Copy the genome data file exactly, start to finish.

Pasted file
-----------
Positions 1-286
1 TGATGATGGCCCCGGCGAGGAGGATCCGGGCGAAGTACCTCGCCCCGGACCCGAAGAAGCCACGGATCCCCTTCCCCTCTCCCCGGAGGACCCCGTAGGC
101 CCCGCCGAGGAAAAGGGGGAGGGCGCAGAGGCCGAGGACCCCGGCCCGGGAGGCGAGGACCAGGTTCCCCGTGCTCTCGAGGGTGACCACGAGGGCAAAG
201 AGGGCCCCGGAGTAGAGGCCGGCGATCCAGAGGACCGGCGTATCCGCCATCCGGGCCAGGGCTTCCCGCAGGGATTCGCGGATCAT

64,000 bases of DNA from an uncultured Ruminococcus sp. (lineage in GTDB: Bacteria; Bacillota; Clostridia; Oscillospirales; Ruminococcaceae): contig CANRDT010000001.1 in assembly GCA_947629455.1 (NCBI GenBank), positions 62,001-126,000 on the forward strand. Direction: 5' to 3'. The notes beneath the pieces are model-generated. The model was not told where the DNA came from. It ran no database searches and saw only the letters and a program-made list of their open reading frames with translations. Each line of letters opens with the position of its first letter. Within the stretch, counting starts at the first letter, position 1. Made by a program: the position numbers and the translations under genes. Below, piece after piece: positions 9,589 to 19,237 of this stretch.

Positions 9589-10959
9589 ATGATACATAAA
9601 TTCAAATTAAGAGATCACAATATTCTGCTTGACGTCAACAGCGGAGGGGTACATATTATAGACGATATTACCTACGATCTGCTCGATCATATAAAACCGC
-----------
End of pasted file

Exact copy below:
Positions 1-286
1 TGATGATGGCCCCGGCGAGGAGGATCCGGGCGAAGTACCTCGCCCCGGACCCGAAGAAGCCACGGATCCCCTTCCCCTCTCCCCGGAGGACCCCGTAGGC
101 CCCGCCGAGGAAAAGGGGGAGGGCGCAGAGGCCGAGGACCCCGGCCCGGGAGGCGAGGACCAGGTTCCCCGTGCTCTCGAGGGTGACCACGAGGGCAAAG
201 AGGGCCCCGGAGTAGAGGCCGGCGATCCAGAGGACCGGCGTATCCGCCATCCGGGCCAGGGCTTCCCGCAGGGATTCGCGGATCAT

64,000 bases of DNA from an uncultured Ruminococcus sp. (lineage in GTDB: Bacteria; Bacillota; Clostridia; Oscillospirales; Ruminococcaceae): contig CANRDT010000001.1 in assembly GCA_947629455.1 (NCBI GenBank), positions 62,001-126,000 on the forward strand. Direction: 5' to 3'. The notes beneath the pieces are model-generated. The model was not told where the DNA came from. It ran no database searches and saw only the letters and a program-made list of their open reading frames with translations. Each line of letters opens with the position of its first letter. Within the stretch, counting starts at the first letter, position 1. Made by a program: the position numbers and the translations under genes. Below, piece after piece: positions 9,589 to 19,237 of this stretch.

Positions 9589-10959
9589 ATGATACATAAA
9601 TTCAAATTAAGAGATCACAATATTCTGCTTGACGTCAACAGCGGAGGGGTACATATTATAGACGATATTACCTACGATCTGCTCGATCATATAAAACCGC